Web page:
A true-life thriller completely exposes the network behind the illegal trade in ancient artifacts - and features a rich cast of rogues and some of the world's most prestigious art institutions.
The story begins, as all stories do in good crime thrillers, with a botched robbery and a police chase. Eight Apulian vases, of the fourth century BC, were discovered in the swimming pool of a German-based art smuggler. More valuable than the recovery of the vases, however, was the discovery of the smuggler's card index detailing his deals and fellow dealers. It revealed the existence of the furtive tombaroli -tomb raiders-who stole classical artifacts, and a clandestine network of dealers and smugglers who spirited them out of Italy and into the hands of wealthy collectors and museums.
Peter Watson, a distinguished former investigative journalist of the London Sunday Times and author of two previous exposes of art world scandals, traces the networks and names the key figures who have depleted Europe of its classical treasures. Among the looted items are the irreplaceable and highly collectable vases of Euphronios, the equivalent in their field to the sculptures of Bernini or the paintings of Michelangelo. Their journey takes them through the doors of some of the world's greatest institutions: Sotheby's auction house, the Getty Museum, the Museum of Fine Arts Bostons, the British Museum, the Berline Museum of Classical Antiquities, the Miho Museum in Japan and the Metropolitan Museum of Art in New York City.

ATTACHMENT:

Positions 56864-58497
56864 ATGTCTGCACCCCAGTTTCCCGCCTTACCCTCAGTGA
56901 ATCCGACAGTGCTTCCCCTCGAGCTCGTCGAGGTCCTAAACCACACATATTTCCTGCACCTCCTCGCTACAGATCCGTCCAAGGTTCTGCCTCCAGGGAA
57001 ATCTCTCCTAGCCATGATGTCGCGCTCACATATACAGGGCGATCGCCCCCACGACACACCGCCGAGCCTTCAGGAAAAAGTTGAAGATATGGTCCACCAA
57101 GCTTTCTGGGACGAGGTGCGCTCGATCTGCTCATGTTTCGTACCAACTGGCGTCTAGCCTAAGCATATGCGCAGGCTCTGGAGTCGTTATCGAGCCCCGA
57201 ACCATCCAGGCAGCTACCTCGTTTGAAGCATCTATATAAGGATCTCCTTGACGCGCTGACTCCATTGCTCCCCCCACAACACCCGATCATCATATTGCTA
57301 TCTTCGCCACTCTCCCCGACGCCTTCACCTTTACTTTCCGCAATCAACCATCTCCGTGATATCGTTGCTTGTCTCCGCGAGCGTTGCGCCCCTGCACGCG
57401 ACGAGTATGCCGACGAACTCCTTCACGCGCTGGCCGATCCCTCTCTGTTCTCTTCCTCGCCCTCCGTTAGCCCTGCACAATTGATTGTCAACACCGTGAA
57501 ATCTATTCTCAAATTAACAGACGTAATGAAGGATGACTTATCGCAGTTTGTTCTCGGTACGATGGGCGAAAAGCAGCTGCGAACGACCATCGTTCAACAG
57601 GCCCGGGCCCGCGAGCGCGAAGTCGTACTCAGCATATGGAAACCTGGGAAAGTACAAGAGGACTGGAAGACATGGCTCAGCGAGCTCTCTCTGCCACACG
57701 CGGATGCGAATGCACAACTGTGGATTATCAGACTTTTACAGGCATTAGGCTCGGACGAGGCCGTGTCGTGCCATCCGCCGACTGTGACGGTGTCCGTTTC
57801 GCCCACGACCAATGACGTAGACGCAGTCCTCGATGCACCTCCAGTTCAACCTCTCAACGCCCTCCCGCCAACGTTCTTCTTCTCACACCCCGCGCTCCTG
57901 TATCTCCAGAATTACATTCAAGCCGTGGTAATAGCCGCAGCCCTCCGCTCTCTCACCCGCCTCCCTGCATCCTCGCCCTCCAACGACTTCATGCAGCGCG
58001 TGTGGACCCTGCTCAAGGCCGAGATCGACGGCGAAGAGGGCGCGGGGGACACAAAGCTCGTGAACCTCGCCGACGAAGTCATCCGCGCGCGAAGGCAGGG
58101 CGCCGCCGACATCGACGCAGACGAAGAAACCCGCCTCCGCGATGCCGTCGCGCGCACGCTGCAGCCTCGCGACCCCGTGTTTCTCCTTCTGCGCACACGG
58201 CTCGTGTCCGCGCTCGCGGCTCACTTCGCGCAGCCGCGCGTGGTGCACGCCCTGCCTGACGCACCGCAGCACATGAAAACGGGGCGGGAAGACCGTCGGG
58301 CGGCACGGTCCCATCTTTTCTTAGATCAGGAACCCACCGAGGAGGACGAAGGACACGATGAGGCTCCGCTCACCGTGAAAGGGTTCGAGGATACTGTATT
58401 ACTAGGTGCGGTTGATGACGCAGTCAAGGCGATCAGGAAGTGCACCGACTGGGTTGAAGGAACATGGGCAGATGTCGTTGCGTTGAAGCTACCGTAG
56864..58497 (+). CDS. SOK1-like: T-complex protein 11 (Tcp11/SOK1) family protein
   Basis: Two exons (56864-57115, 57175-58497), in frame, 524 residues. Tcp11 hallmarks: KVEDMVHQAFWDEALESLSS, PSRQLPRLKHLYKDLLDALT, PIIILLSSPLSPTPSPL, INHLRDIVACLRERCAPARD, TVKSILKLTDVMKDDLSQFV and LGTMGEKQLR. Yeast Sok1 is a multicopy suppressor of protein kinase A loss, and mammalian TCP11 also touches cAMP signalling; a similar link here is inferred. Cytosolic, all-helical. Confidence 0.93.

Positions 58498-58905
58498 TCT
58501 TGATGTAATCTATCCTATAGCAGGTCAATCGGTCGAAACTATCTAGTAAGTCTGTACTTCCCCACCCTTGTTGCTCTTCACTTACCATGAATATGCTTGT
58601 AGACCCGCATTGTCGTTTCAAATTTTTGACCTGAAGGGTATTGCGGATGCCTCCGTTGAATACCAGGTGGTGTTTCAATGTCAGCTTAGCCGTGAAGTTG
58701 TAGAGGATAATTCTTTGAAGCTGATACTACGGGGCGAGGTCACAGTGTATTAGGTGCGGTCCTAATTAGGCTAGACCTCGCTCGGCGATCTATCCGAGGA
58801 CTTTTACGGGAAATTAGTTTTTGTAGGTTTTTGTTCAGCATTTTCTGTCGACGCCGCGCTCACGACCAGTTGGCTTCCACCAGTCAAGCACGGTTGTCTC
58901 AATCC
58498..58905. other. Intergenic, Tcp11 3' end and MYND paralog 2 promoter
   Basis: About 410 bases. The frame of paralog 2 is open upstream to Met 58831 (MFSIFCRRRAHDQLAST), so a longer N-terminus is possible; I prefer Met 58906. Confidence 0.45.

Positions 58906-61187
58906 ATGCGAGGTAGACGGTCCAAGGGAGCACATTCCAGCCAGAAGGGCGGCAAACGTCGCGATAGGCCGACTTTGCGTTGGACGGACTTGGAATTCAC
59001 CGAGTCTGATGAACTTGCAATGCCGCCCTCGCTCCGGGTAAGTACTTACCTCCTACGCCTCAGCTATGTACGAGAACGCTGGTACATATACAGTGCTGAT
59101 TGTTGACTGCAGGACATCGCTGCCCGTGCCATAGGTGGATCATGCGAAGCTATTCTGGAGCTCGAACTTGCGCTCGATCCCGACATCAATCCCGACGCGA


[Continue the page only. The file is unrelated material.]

When the news networks around the world began to broadcast the events of the trial of a former curator at the Getty Museum in Los Angeles in 2005, they stumbled across the corner of a thirty-year conspiracy. Filled with colorful characters and hum drama. The Medici Conspiracy completely and authoritatively exposes the latest version of one of the oldest cons in the world: theft, smuggling, and duplicitous dealing-all in the name of art. With this definitive revelation of the chain of corruptions, the world of antiquities dealing and museum collections will never be the same again.